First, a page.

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Social Security: Ponzi scheme or political football?

Social Security debate reignited with Rick Perry's critique of Social Security as a Ponzi scheme.

Republican presidential candidate Texas Gov. Rick Perry speaks during a Republican presidential candidate debate at the Reagan Library Wednesday in Simi Valley, Calif. The governor defended his charge that Social Security is a Ponzi scheme.

Jae C. Hong/AP

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Social Security, which Republican front-runner Rick Perry has assailed as a "Ponzi scheme," has quickly emerged as a centerpiece issue in the battle for the GOP nomination, sparking a renewed debate over the so-called third rail of American politics.

Former Gov. Mitt Romney of Massachusetts has seized on the Texas governor's remarks in his bid to reclaim the lead in the Republican nomination race, saying Perry's assault on one of the revered legacies of the New Deal would imperil Republican efforts to defeat President Barack Obama.

The Perry campaign fired back Thursday, accusing Romney of inconsistencies on Social Security and saying that Perry is committed to repairing the 76-year-old retirement program.

"Governor Perry believes that Social Security for current beneficiaries, and those nearing retirement, can and must be protected," Ray Sullivan, the governor's campaign spokesman, said in a press release that seemed to soften Perry's stance. "Additionally, citizens of all ages, experts and elected officials must seriously discuss reforms to Social Security to make it financially sound and sustainable for the long haul."

The political uproar reflects continued concerns about the program's cloudy financial future at a time when millions of aging baby boomers are beginning to count on monthly Social Security checks for their retirement. Obama's blue-ribbon deficit reduction commission warned that "immense demographic changes will bring theSocial Security program to its knees" unless Washington enacts reforms to sustain it.

Perry first assailed Social Security as a "Ponzi scheme" in his book, "Fed Up." He stood behind his remarks in Wednesday's Republican debate in California.

"It's a Ponzi scheme to tell our kids that are 25 or 30 years old today, you're paying into a program that's going to be there," Perry said in his first national debate since becoming a presidential candidate in mid-August.

"Anybody that's for the status quo with Social Security today is involved with a monstrous lie to our kids, and it's not right."

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Romney, who had been the Republican front-runner before Perry surged past him in the polls, defendedSocial Security and immediately served notice that he plans to use the issue to challenge Perry. "Our nominee has to be someone who isn't committed to abolishing Social Security, but who is committed to savingSocial Security," Romney said in response to Perry's remarks.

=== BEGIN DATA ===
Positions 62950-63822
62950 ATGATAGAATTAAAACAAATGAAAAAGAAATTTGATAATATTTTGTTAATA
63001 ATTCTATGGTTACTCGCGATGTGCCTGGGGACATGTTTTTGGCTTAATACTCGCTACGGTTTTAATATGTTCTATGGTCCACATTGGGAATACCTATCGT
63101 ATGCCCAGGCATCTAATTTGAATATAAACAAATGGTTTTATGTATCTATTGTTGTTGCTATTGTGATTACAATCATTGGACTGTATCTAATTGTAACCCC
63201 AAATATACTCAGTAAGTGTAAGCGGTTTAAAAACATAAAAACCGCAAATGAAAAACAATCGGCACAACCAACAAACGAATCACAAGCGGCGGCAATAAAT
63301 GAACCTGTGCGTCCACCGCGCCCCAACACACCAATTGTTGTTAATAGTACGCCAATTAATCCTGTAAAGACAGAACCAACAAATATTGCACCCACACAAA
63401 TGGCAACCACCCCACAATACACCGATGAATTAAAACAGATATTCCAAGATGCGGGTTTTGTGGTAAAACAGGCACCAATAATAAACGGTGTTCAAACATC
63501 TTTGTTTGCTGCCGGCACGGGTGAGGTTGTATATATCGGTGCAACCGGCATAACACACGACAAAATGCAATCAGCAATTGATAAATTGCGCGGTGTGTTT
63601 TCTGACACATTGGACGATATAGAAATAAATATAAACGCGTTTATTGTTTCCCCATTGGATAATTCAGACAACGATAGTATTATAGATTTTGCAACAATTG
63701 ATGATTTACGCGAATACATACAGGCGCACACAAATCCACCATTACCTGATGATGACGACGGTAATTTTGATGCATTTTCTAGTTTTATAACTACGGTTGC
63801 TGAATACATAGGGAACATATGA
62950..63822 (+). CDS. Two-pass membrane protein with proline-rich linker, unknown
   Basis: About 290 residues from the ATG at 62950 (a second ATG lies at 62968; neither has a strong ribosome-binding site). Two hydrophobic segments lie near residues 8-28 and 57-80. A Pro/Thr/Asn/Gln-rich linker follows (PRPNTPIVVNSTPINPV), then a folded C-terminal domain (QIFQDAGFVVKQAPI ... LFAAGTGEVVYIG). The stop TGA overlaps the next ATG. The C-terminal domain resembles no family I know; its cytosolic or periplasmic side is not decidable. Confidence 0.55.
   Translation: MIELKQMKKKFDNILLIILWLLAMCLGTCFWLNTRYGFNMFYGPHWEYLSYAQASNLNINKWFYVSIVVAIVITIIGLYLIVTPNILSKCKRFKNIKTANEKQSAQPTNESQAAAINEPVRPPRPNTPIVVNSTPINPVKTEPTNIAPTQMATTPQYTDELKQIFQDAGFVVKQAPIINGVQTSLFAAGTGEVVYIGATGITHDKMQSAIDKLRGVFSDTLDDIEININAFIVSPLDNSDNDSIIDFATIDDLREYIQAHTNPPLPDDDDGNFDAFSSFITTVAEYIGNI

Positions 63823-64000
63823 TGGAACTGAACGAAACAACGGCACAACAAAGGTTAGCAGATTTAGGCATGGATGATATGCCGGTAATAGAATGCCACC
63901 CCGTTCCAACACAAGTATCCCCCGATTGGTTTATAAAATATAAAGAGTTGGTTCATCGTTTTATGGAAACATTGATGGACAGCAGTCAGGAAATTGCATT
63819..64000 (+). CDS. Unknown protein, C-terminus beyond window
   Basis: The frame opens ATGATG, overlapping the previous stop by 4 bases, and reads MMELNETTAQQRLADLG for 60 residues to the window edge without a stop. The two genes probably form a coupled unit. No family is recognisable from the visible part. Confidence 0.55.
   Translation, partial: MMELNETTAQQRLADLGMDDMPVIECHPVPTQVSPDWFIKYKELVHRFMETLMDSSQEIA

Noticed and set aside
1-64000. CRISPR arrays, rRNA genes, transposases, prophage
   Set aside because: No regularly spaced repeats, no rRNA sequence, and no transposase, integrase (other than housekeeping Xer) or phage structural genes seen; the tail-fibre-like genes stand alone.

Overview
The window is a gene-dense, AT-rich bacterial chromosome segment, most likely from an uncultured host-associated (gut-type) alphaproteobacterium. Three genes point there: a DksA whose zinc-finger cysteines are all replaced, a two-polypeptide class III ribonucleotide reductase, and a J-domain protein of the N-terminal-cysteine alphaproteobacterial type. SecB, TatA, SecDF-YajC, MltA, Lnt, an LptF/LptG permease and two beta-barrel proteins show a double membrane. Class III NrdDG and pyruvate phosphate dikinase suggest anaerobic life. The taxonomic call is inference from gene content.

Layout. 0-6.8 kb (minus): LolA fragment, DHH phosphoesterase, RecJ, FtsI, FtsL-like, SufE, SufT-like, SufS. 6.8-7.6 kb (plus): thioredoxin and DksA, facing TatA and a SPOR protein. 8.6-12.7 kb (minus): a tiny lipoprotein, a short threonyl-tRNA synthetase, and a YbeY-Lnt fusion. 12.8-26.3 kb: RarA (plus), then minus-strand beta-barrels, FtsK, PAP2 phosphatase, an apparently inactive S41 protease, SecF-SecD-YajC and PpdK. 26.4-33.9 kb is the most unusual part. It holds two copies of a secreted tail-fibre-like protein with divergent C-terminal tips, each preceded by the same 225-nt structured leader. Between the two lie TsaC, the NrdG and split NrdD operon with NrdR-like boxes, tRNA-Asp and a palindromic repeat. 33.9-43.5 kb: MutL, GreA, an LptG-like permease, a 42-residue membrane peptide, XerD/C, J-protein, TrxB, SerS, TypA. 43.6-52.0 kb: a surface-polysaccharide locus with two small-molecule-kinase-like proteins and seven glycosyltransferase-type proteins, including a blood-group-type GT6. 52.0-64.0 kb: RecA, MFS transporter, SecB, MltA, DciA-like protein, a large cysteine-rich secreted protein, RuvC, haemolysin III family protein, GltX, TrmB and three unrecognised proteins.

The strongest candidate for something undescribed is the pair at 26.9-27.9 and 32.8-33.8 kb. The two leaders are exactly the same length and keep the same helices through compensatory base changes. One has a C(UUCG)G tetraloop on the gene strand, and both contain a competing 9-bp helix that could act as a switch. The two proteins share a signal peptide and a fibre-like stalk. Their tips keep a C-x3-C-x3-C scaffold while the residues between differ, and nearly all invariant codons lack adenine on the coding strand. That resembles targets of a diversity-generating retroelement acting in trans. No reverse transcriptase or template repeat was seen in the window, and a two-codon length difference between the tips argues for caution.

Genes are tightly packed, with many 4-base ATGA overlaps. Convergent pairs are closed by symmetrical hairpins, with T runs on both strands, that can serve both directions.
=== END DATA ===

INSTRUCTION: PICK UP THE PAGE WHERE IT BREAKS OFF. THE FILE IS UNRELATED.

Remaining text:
Democrats, who have made preserving Social Security one of their fundamental tenets, hammered both Perry and Romney and vowed to resist any effort to dismantle the program. National Democratic Chairwoman Debbie Wasserman Schultz, a Florida congresswoman, said Perry's remarks were "over the top."

Created in 1935, Social Security has long been considered virtually untouchable in the political arena, as evidenced by unsuccessful efforts by former President George W. Bush and others to try to create a private option to the benefits program. With more than 50 million Americans now drawing benefits, Social Security is the biggest government program in the world, accounting for the single largest expenditure in the federal budget.

But the program is facing increased financial pressure because of what experts say are the realities of demographics. The average life expectancy was 65 when President Franklin Roosevelt signed Social Securityinto law.

Today, Amerians live an average of 14 years longer, and more and more are going into retirement. At the same time, there are fewer workers to support the system through payroll taxes.

"Without action, the benefits currently pledged under Social Security are a promise we cannot keep," said members of the White House deficit reduction commission headed by former U.S. Sen. Alan Simpson, a Wyoming Republican, and Erskine Bowles, who served as chief of staff for former President Bill Clinton, a Democrat.

The commission's report, released in December, warned that current and future beneficiaries will face an immediate 22 percent across-the-board benefits cut in 2037 unless Congress enacts changes to strengthen the system.

Romney's campaign declared Thursday that Perry is "reckless, wrong on Social Security."

Romney, acknowledging the system is in need of repair, says there are "a number of options" to keepSocial Security solvent, including raising the eligibility age and changing the way benefits are indexed to inflation for high-income retires. He said he opposes raising payroll taxes or expanding the base of income to which the tax is applied.

But the Perry campaign said that Romney, in his book "No Apology: The Case for American Greatness," has been critical of the program. "His evolving and inconsistent position on this important issue is curious, but unfortunately not unusual," said Sullivan.

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